Deacon Kenneth A. Bell, 93, died Oct. 27. He was ordained in 1978 and served at St. Domitilla Parish.
He is survived by his children, Christine Bell, Monica Gieser, Stephen Bell, Marty Bell, Phil Bell, Greg Bell, Therese Stellato, John Bell and Paul Bell; 21 grandchildren; and 20 great-grandchildren.
Deacon Bell and his late wife, Jeanne, lived for 20 years in Hillside and 41 years in Berkeley. He was an auditor and an accountant for several insurance companies and, in his 70s, became a business manager for Mary Queen of Heaven Parish in Cicero and St. Clare of Montefalco Parish.
At St. Domitilla, he served on the parish council, numerous committees, worked with the lectors, participated in the Christian Family Movement, and taught baptism classes with his wife Jeanne before becoming a deacon. After ordination, he led the Sorrowful Mother novenas, baptized babies and married couples, led a Bible study for more than 20 years and was a part of the Men’s Christ Renews His Parish team and then the men’s prayer group. The thing he loved doing the most was preaching the homilies at Mass on Sundays, according to his family.
In 2016, after his wife died, he moved to Casa San Carlo in Northlake, where he served on the liturgy committee and wrote meditations for the daily Masses.
Sister of St. Casimir M. Rosalinda Grigonis, 96, died Oct. 9.
Born in Gary, Indiana, Sister Rosalinda entered the Sisters of St. Casimir in 1938 and made her final vows in 1947.
She taught in schools in New Mexico, Nebraska and Illinois.
In the Archdiocese of Chicago, she taught at Our Lady of Vilna School (1940-1941), Providence of God School (1941), Immaculate Conception School, Brighton Park (1942-1946, 1947-1949), St. Anthony, Cicero (1949), Nativity BVM School (1952-1955), St. George, Bridgeport (1965-1967), St. Joseph, South Chicago (1968-1969) and St. Peter and Paul (1955-1965), where she also served as principal. She ministered at Maria High School as math teacher and assistant principal (1971-1989). She then served as assistant to the general treasurer before moving to Franciscan Village in 2014, where she served in the ministry of prayer and presence.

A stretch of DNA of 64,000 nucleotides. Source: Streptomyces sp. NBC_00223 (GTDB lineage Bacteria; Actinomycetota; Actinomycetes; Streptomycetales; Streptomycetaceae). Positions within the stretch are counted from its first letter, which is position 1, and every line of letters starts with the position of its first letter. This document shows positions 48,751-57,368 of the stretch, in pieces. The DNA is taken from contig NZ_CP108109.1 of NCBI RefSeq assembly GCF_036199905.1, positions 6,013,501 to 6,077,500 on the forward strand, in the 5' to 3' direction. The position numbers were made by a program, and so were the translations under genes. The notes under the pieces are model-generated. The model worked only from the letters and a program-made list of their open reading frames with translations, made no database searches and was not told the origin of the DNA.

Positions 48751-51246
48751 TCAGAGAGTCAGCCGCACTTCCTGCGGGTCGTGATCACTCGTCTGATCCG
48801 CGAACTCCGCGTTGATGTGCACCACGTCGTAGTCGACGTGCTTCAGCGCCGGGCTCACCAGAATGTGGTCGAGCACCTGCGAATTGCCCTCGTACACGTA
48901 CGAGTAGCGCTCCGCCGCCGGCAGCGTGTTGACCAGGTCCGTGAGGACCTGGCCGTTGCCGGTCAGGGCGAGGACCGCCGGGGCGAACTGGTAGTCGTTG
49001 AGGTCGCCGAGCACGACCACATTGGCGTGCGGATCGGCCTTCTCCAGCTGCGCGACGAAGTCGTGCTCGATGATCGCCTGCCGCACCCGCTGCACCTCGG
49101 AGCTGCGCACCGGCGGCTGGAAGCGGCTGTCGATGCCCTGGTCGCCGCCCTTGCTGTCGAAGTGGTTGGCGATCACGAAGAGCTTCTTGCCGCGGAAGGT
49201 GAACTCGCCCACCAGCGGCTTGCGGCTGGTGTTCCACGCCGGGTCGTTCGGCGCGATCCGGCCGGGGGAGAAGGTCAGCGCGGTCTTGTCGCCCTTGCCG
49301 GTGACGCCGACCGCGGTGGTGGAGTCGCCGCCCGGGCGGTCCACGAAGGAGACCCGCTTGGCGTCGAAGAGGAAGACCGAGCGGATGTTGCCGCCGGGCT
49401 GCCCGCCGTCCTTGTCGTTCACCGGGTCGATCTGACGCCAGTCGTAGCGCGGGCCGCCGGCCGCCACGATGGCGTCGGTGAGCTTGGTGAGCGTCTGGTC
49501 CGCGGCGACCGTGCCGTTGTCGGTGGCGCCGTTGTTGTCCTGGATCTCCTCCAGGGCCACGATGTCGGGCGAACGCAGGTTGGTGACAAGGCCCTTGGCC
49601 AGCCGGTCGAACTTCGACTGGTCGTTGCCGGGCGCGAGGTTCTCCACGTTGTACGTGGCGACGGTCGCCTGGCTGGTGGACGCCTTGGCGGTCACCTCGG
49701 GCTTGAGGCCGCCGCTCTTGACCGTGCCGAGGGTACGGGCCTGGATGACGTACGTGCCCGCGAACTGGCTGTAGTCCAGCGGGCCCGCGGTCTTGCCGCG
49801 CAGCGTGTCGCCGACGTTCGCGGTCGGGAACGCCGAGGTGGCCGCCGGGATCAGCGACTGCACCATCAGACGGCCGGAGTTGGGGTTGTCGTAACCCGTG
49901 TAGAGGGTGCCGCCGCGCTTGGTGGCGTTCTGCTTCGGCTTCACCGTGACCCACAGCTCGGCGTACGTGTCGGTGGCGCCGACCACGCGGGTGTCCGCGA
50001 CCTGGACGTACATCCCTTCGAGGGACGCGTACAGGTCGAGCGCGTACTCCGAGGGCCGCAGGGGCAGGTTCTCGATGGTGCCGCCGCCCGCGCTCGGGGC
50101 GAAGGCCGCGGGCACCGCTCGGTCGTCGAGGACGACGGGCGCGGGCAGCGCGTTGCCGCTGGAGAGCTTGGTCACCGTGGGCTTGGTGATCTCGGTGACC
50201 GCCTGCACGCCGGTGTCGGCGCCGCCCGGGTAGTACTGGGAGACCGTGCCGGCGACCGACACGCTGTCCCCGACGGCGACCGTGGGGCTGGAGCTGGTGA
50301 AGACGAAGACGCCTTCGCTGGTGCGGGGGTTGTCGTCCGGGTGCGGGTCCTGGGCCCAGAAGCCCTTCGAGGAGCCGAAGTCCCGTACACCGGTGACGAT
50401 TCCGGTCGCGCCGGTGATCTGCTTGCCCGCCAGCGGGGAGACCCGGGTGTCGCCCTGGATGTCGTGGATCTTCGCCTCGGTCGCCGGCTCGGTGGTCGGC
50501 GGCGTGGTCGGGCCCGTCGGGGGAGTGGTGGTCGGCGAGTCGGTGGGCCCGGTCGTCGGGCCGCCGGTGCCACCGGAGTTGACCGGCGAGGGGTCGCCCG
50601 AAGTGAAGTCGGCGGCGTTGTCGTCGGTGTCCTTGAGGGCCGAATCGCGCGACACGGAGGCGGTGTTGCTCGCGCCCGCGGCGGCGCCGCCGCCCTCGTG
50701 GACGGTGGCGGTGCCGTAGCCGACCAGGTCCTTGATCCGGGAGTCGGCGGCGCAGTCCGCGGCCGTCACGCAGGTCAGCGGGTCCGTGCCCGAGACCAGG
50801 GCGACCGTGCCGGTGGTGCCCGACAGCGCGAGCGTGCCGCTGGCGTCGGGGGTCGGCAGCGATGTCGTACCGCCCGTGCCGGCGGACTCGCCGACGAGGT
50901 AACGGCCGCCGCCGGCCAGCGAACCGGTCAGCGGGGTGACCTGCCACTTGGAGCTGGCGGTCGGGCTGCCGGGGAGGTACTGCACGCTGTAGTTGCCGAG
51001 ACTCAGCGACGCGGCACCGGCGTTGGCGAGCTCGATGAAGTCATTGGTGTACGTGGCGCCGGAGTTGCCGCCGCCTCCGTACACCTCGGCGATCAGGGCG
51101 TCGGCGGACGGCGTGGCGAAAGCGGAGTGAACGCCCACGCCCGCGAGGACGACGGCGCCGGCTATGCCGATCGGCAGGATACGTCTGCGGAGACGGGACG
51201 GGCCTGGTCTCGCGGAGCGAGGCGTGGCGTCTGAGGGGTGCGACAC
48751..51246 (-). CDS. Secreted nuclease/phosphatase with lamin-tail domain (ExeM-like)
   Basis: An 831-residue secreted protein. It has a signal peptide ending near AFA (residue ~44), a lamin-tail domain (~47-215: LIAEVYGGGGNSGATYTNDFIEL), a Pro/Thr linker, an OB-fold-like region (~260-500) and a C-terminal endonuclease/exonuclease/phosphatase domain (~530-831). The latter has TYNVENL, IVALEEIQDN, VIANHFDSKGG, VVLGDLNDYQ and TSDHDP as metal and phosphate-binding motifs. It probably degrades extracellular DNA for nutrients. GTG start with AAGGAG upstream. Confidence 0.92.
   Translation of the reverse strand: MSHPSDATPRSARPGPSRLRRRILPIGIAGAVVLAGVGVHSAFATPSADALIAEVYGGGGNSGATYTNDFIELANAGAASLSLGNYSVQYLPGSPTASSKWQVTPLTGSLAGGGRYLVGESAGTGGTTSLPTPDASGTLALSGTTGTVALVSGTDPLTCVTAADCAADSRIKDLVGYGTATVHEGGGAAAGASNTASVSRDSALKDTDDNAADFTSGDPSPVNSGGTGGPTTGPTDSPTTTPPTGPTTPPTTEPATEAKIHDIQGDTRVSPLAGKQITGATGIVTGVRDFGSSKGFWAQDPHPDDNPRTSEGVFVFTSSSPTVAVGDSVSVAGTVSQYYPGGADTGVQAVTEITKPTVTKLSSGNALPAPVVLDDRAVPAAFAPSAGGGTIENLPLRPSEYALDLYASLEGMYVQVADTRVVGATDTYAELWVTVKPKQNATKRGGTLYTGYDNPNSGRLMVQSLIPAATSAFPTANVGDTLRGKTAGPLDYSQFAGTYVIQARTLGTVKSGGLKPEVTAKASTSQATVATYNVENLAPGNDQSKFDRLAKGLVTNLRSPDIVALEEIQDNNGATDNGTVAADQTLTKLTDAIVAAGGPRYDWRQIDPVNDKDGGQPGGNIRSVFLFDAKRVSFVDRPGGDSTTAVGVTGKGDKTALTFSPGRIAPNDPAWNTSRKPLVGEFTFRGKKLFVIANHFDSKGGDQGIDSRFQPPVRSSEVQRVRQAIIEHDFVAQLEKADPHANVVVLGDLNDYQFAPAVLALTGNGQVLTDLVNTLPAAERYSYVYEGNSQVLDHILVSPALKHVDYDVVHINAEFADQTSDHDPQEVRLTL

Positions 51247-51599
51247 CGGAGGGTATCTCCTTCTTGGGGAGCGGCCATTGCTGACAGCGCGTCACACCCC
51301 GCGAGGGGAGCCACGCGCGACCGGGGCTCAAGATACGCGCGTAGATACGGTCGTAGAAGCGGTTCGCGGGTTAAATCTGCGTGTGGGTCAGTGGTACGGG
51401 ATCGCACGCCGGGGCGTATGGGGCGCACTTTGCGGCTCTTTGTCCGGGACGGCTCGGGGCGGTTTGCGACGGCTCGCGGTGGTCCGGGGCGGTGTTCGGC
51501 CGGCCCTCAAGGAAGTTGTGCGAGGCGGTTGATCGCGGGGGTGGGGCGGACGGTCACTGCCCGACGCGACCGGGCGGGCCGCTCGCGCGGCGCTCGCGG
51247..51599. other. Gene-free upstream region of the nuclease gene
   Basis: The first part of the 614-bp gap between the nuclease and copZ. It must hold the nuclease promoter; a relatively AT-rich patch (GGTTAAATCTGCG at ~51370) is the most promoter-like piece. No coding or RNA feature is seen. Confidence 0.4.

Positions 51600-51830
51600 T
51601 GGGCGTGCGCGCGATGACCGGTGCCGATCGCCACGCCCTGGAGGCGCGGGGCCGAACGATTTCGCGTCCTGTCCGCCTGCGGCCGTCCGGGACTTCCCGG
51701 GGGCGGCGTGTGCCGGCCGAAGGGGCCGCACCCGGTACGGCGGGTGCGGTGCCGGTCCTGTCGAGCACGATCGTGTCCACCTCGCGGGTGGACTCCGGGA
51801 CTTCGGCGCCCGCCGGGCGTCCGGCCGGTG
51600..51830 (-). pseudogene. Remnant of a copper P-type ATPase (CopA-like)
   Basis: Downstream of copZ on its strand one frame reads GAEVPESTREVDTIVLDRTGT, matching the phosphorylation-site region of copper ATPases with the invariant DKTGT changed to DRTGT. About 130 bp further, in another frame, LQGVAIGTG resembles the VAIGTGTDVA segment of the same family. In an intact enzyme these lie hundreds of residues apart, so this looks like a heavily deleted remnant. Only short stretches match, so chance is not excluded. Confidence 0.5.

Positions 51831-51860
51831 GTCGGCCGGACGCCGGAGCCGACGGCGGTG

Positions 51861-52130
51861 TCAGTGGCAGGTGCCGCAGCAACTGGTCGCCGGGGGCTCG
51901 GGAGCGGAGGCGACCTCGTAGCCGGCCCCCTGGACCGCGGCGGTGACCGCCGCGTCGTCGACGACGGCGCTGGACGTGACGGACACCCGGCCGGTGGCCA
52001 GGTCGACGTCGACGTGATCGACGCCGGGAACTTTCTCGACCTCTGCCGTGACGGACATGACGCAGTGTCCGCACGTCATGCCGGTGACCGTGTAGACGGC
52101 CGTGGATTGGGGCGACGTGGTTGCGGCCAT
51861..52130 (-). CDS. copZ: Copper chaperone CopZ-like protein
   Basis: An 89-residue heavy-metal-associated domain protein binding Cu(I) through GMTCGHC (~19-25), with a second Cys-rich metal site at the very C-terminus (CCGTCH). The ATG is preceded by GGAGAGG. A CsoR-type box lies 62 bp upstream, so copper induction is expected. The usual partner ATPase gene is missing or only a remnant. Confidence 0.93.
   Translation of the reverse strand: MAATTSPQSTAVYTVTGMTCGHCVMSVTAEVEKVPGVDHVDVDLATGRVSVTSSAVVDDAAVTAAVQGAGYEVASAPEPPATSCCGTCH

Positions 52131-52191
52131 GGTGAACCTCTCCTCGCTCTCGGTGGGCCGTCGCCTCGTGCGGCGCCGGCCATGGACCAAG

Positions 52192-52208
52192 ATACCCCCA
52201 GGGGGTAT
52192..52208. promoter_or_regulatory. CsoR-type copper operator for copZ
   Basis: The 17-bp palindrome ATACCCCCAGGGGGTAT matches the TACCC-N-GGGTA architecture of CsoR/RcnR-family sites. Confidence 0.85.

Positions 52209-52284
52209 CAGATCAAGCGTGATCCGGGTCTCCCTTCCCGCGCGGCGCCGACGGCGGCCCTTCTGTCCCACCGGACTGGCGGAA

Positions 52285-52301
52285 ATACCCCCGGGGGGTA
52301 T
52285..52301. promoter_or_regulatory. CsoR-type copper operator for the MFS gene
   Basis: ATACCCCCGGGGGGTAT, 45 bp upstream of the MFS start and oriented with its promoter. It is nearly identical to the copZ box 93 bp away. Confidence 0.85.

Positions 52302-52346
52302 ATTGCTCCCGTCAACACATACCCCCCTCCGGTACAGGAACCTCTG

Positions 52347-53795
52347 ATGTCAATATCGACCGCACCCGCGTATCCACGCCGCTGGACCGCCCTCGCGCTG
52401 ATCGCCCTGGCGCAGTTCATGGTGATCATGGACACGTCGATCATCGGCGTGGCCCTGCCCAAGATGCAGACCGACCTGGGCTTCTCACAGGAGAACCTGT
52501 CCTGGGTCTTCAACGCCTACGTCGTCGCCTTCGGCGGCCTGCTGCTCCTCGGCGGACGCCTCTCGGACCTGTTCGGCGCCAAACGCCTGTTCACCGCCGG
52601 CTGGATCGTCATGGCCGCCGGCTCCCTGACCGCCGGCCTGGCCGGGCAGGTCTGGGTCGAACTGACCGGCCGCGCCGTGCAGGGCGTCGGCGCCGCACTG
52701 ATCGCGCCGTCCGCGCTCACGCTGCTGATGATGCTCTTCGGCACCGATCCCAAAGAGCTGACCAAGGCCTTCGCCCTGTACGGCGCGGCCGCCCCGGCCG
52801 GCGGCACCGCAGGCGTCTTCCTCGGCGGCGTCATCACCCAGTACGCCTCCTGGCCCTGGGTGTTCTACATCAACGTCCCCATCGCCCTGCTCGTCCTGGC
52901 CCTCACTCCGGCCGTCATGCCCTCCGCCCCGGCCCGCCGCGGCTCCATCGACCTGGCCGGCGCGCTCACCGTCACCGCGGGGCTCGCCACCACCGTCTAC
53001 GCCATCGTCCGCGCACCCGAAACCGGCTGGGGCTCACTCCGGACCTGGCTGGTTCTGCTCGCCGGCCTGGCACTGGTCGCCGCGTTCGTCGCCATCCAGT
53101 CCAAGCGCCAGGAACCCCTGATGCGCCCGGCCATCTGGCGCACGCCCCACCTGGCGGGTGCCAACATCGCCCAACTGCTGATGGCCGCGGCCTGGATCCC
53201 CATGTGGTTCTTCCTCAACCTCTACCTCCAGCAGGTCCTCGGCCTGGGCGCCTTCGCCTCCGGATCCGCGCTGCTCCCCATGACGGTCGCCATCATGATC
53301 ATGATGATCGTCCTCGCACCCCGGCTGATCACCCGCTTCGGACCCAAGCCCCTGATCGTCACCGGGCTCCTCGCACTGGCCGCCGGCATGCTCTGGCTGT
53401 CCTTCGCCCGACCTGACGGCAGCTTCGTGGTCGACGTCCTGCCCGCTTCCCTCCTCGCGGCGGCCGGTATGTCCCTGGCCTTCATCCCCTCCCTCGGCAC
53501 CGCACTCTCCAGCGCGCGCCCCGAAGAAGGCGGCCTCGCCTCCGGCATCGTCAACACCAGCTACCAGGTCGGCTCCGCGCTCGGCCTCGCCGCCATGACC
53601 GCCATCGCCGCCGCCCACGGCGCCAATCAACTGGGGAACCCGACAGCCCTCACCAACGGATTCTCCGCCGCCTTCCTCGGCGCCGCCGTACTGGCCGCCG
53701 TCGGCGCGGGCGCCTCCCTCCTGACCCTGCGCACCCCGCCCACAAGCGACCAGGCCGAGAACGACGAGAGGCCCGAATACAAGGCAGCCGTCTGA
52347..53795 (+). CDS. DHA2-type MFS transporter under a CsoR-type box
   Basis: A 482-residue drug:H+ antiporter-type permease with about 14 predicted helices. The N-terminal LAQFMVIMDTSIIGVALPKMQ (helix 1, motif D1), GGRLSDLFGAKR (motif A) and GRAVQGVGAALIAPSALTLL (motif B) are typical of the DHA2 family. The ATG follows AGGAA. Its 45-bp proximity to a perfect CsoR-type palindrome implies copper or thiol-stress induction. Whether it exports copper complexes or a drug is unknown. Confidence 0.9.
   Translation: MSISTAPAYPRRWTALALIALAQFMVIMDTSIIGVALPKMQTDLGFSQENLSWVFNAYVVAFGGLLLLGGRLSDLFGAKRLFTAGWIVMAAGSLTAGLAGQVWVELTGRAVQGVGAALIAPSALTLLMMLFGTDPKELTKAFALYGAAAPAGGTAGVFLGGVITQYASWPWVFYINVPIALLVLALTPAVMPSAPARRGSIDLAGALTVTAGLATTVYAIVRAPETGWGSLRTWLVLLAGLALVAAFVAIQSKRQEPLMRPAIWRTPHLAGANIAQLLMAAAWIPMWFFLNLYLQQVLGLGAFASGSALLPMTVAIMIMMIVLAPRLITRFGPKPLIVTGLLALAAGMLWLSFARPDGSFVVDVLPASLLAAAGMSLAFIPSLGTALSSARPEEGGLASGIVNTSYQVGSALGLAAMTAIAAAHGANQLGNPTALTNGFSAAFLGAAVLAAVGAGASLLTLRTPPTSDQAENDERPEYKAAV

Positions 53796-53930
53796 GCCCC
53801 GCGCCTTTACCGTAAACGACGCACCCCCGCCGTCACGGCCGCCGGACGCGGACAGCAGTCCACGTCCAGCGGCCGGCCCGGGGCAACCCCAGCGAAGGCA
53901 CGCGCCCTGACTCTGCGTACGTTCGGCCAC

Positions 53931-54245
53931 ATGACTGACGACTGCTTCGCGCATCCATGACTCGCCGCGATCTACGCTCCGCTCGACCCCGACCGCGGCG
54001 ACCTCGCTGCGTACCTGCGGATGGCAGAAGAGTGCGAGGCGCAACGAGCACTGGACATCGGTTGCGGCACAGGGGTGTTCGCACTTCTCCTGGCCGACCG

Loretto Sister Betty Obal, 75, died Oct. 12 at the Loretto Motherhouse in Nerinx, Kentucky.
Born in Nebraska, Sister Betty was received into the Sisters of Loretto in 1984 and made her final vows in 1993. She served mostly in Denver, Chicago and New York, where she worked at the United Nations in Loretto’s NGO office.
From 1987 to 1995, Sister Betty lived in Chicago. During this period, she lived in a variety of settings, including at the Catholic Worker house in Uptown Chicago. She also worked part-time and full-time in a number of positions, including as associate director of alternative housing for women with disabilities and for the Institute of Women Today Sisterhouse, an ecumenical group where more than 15 female ex-offenders, religious sisters, teachers and homeless people shared community. During this time, Sister Betty also initiated the Accessibility Project, a Loretto-funded study that resulted in improved policies and standards in the Chicago archdiocese for inclusion of persons with disabilities. In addition, she was a substitute teacher in several Chicago-area school districts.
She is survived by her sister, Delores Jacobs, and her brother, Thomas Obal.
Sister of the Holy Family of Nazareth Mary Corona (Teresa) Molenda, 92, died Oct. 14 in Grand Prairie, Texas, where she ministered to elderly sisters, leading them each day in prayers, exercises, songs and poetry.